A tradition 59 years in the making
Athletic teams, student groups and memories keep Penn alums coming home
November 4, 2011, 12:45 am·
Penn graduate and former Penn Band member Chas Carol pulled off his grandest homecoming presentation during the halftime performance in 2003.
Down on one knee, ring in hand, he asked Penn graduate Amanda Shiffman, “Will you marry me?”
She would and she did.
Somewhere in the stands stood Carol’s parents — a couple that also met at Penn as undergraduates — proudly recording the entire proposal.
Carol has missed all but one homecoming since graduating in 1999.
“Coming home each year keeps me feeling connected,” Carol said. “A lot of us [Penn Band alumni] will end up sitting in our respective band sections and play along during the game. The band has a really good alumni showing.”
A history of homecoming
Among these alums is Don Graf, a 1955 Engineering graduate.
When Graf enrolled at Penn in 1951, the University was a “big-time football power” and Franklin Field was “a roaring place” filled to its maximum capacity at almost every single home game.
Back then, Penn football was in the top 10 and played schools like Notre Dame and Penn State.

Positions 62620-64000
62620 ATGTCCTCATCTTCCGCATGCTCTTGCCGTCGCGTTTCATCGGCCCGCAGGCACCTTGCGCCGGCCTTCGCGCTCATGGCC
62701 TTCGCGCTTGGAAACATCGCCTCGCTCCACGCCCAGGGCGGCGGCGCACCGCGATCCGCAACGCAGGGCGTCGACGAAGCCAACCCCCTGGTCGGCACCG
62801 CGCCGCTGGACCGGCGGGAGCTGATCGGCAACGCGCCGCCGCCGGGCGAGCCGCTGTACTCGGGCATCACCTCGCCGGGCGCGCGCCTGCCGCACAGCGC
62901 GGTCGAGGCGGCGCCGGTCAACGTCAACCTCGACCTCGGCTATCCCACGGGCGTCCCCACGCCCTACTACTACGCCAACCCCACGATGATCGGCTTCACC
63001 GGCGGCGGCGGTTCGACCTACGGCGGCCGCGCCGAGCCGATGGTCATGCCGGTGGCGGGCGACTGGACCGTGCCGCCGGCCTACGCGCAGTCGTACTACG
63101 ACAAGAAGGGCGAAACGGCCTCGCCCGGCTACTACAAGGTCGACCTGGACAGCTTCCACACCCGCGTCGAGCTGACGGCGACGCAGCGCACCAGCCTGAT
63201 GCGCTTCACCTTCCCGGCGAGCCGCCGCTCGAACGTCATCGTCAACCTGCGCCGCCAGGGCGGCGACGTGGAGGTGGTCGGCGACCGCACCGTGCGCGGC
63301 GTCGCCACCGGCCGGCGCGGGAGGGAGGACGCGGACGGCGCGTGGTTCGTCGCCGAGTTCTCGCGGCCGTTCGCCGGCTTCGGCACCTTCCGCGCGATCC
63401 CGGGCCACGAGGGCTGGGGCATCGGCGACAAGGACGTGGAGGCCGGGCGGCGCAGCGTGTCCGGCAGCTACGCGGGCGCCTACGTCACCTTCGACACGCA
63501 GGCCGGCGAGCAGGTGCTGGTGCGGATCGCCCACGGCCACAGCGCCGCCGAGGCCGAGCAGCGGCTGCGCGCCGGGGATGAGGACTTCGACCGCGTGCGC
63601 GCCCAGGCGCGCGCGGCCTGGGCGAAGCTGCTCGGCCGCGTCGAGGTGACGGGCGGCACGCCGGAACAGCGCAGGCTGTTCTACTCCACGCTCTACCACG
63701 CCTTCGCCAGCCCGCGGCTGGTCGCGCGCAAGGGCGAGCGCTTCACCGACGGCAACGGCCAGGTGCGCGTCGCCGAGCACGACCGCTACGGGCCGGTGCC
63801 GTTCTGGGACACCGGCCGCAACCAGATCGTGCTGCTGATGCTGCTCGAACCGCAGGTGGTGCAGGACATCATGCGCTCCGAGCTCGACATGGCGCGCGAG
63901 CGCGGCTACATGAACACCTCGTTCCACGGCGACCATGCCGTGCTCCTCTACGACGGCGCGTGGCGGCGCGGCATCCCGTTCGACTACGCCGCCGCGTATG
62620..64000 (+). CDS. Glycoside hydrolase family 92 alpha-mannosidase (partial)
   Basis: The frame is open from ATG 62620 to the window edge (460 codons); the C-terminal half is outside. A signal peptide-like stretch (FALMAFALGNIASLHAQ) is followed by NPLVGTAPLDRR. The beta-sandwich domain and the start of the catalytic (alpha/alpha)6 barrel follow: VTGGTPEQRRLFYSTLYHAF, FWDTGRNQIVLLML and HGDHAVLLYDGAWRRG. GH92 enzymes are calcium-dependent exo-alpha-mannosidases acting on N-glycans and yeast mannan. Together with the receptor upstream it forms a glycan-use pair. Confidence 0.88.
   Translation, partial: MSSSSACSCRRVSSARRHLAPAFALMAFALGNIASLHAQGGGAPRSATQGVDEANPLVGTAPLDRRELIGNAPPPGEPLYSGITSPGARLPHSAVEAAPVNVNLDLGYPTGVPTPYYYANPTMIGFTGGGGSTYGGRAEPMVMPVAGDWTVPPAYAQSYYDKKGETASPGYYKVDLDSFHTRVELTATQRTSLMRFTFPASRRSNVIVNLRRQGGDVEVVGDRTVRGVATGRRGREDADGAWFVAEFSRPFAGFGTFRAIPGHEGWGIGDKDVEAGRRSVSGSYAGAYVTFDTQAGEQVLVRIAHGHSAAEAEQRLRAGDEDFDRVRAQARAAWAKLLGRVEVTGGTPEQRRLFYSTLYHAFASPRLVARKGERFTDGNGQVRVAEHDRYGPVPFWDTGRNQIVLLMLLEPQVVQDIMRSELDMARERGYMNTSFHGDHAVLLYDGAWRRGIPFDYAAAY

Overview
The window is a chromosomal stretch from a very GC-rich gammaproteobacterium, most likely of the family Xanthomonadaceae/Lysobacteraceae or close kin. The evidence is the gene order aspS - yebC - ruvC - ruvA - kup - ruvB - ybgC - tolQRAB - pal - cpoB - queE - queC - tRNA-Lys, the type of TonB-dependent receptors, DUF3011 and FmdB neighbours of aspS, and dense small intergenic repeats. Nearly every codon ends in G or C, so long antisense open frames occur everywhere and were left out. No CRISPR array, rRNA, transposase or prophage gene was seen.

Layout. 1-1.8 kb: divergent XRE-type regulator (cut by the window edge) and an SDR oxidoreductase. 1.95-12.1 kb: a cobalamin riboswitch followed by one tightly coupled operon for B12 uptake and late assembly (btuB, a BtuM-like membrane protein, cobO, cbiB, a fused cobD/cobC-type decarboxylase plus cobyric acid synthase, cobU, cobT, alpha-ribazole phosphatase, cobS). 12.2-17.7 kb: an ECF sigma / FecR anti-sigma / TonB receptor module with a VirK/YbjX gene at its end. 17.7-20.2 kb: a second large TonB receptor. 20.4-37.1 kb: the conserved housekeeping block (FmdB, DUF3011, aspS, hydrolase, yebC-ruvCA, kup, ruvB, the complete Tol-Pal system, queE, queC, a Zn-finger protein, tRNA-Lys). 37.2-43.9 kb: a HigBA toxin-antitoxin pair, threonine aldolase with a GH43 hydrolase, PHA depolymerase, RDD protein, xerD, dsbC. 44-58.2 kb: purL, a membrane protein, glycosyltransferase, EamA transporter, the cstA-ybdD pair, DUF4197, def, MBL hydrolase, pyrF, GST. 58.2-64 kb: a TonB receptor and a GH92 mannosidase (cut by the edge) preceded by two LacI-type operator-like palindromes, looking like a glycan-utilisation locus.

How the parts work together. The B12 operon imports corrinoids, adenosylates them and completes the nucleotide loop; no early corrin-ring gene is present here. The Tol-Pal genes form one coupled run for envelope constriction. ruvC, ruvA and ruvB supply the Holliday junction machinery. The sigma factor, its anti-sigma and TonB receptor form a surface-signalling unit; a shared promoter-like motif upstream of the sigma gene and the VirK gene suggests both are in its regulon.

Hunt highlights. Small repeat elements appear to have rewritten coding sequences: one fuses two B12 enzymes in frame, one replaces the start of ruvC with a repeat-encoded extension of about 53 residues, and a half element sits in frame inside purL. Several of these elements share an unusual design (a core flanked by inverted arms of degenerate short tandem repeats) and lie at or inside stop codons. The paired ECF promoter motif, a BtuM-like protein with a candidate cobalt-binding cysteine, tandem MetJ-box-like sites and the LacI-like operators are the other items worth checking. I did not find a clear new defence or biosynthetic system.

In 1952, Penn signed all the preliminary agreements to enter the Ivy League. With that, however, it also signed away its athletic scholarships.
Soon, Penn lost its footing on Franklin Field as its ranking began to slip. What used to be a sold-out stadium of 65,000 spectators from all over Delaware and New Jersey dwindled to a crowd of several thousands.
To compensate for this, Penn began the homecoming tradition.
While ticket sales did not improve significantly, the tradition caught on and has since grown “exponentially” both in terms of programming and attendance, University Archives and Records Center Director Mark Frazier Lloyd said.
Expanding the tradition
This year, a record-breaking 1,868 alumni preregistered for homecoming events, according to Elise Betz, executive director of Alumni Relations and Penn Traditions. And with the pending forecast of fair weather, Betz expects a record-breaking attendance to match.
“A lot of people make their decision on the day of based on the weather,” Betz said, adding that day-of registration numbers are usually in the thousands.
Last year, 7,483 people registered and attended homecoming events, excluding the football game.
While the football game is still the centerpiece and most highly attended event of the weekend, Alumni Relations has spent the last three years responding to alumni feedback and revamping the homecoming agenda so that it would be more inclusive for those who don’t come for football alone.
“The tradition of homecoming has evolved over the years and has made it so that the student experience is no longer defined by football,” Betz said. “It’s oriented around cultural things a lot more now.”
A toast to dear old Penn